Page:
Understanding the equinox tides


What is a tide?

The tide refers to the daily rising and falling movement of the oceans and seas. The phenomenon of ebb and flow of water takes place twice a day during a 12-hour cycle and is repeated ad infinitum.

The tide is the result of the attraction of the moon and the sun on the sea, but also of the rotation of the earth which generates a centrifugal force.

The Sun, although its mass is much greater and due to its greater distance, exerts a weaker attraction on the Earth than that of the Moon. Indeed, although smaller than the Sun, the Moon exerts a stronger attraction on the Earth because it is located closer to the Earth. It is this cumulative gravitational attraction which has the effect of deforming the surface of the oceans by inducing a lifting of the waters..

This so-called gravitational attraction varies depending on the position of the moon and the sun in relation to the earth: if these two stars are on the same side or diametrically opposed, there will be an ascending movement, we then speak of low tide. If they are located at 90° from each other the effect of their attractions is subtracted, it will be a downward movement, we then speak of low tide.

The amplitude of water movement varies according to the position of the sun and moon in relation to the Earth's axis. The more they are aligned with the Earth, the greater the amplitude of the tide will be.

What are tidal coefficients?

Tidal coefficients are used to measure the size of a tide. Coefficients range from 20 to 120 and are calculated by taking into account the height of high water and the average sea level.

Medium-low tides have a coefficient of 45, while medium-high tides have a coefficient of 75. High tides recorded on the coasts are those which exceed 90. Coefficient 119 has been reached twice, in 1918 and 1993.

What is tidal range?

The tidal range is the difference in water height between high and low tide. The stronger the tides, the greater the tidal range. The size of the tides also depends to a large extent on the tidal range.

On the French coast, the tidal range is most pronounced on the Atlantic Ocean, with high tides rising to over 10 meters at Mont Saint-Michel. During the equinoxes, the tidal range is of the order of 15 meters, and can reach 16 meters in exceptional spring tide conditions.

Why are equinox tides more important?

The high equinox tides occur every six months. During the equinoxes, the Sun exerts a stronger attraction on the Earth than the rest of the year: the Sun, the Moon and the equator (the axis of the Earth) being perfectly aligned.

This explains why the highest tides occur at the autumn (around 22 September) and spring (around 20 March) equinoxes, while the lowest tides occur at the winter (when the day is shortest) and summer (when the day is longest) solstices.

The Sun and Moon are perfectly aligned with the Equator during the high tides of the equinox, and the Equator is tilted in relation to the Moon and Sun during the low tides of the solstice.

As for the equinox tides known as "The Tides of the Century", they only occur every 18 years, with particularly high coefficients reaching at least 119. This is because the orbits of the Sun, Moon and Earth return to exactly the same configuration every 18 years. The last one occurred on April 21, 2015, the next ones are scheduled for March 3, 2033, and March 14, 2051...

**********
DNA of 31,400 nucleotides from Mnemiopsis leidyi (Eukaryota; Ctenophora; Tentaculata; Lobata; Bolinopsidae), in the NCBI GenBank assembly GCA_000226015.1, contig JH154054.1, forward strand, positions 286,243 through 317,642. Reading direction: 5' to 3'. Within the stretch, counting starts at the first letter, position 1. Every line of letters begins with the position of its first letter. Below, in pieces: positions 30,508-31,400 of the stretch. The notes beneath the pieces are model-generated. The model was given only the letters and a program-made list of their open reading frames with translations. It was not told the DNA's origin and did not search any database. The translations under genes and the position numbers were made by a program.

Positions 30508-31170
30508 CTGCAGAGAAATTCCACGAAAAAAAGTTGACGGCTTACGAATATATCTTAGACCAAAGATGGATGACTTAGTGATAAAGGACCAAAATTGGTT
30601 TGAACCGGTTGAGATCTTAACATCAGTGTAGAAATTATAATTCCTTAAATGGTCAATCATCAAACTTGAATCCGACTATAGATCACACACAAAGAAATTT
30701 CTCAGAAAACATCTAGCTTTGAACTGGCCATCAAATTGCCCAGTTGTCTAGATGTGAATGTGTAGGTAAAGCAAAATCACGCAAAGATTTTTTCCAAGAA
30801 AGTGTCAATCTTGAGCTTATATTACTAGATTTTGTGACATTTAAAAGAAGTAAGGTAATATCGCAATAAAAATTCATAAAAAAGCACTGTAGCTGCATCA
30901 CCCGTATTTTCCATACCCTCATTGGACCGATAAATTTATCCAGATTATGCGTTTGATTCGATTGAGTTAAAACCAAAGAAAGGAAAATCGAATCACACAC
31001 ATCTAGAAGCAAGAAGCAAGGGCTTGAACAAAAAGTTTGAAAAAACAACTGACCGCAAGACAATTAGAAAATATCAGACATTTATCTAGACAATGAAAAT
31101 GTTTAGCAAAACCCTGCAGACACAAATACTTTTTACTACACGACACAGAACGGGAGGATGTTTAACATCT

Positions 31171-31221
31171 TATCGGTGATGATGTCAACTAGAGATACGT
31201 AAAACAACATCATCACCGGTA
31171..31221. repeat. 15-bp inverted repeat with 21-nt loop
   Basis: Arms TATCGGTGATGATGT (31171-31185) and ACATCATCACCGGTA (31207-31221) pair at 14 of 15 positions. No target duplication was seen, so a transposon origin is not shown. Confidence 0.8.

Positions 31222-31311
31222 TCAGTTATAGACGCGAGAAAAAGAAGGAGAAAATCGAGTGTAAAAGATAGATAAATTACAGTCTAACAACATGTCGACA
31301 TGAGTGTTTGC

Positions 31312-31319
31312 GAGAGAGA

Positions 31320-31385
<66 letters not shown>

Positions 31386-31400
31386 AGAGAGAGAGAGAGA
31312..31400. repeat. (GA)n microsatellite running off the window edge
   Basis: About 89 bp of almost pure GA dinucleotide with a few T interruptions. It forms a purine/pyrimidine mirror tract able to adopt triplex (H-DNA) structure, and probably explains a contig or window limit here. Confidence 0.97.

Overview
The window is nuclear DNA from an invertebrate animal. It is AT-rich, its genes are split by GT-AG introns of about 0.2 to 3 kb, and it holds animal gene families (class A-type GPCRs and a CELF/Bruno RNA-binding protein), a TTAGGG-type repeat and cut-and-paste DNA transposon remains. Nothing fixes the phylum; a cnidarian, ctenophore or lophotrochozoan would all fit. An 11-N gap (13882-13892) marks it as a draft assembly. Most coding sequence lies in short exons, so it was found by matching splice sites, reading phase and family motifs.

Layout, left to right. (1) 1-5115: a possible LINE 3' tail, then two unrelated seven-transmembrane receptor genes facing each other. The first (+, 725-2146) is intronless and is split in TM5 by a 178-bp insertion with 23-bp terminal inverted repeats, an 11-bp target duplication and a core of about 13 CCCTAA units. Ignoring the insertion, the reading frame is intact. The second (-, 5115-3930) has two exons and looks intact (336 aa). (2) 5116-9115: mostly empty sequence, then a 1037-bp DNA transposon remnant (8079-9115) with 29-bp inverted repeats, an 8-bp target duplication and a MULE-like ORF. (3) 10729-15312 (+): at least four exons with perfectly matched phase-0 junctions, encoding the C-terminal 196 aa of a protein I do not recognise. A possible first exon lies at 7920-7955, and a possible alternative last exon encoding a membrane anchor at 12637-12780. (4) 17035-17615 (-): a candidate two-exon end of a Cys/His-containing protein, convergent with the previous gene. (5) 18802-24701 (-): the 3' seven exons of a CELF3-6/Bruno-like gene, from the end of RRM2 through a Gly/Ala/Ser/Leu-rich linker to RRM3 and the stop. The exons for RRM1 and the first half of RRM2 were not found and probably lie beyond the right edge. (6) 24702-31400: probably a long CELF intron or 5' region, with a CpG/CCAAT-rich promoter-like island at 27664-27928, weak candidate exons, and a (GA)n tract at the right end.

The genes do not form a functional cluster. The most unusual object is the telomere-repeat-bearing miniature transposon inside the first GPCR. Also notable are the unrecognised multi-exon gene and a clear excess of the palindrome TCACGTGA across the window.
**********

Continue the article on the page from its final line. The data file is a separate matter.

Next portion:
Weather conditions that amplify high tides

There are three factors that can amplify the importance of a tide:

  • Atmospheric pressure, which varies the height of the water. An anticyclone, or high pressure, "presses on the sea" and lowers the water level. Conversely, a depression, or low pressure, raises the water level. Tide forecasts are always based on a pressure of 1013 hpa. Each hectopascal higher or lower corresponds to 1 cm higher or lower water level. Between a barometric pressure of 1013 and 1003 hectopascals, the sea will be 10 cm higher.
  • In the event of a storm, waves or swells can also cause water to rise higher than forecast.
  • A sea wind can push the sea up, particularly at the bottom of a bay where the sea bed rises gently, increasing the height of the water. Conversely, an onshore wind will lower the water level.

The combination of these three factors, associated with a high equinox tide, can result in flooding, submersive waves and a tidal bore.

A tidal bore is the meeting of the current of a river flowing into the ocean and the force of a large tide flowing in the opposite direction. The push of water from the tide moving inland creates waves that travel up the river.

High equinox tides: what photographic interest?

Whatever the event being photographed, it's recommended to be prepared: understand the phenomenon being photographed, scout the location, check the weather forecast, tide times, sunrise and sunset times and the orientation of the sun - all of which vary with the seasons - so that you can determine the best light conditions. This preparation ensures that you're in the right place at the right time on the big day...

When it comes to the equinox tides, the potential range of shots is endless: submerged quays and shores, crashing waves, tidal bores, and at low tide the sea uncovers seabeds that are usually submerged and inaccessible the rest of the year.

The three photos below illustrate this last example: the "Etel bar" on a normal tide.

The second made during the equinox tide of March 12, 2024, with a coefficient of 117, uncovering the dike and the numerous breakwaters usually submerged.

The third, taken on the normally inaccessible dike, with in the foreground the imposing concrete tripods, almost 2 meters high, which act as breakwaters. And who seemed very small in the first photo!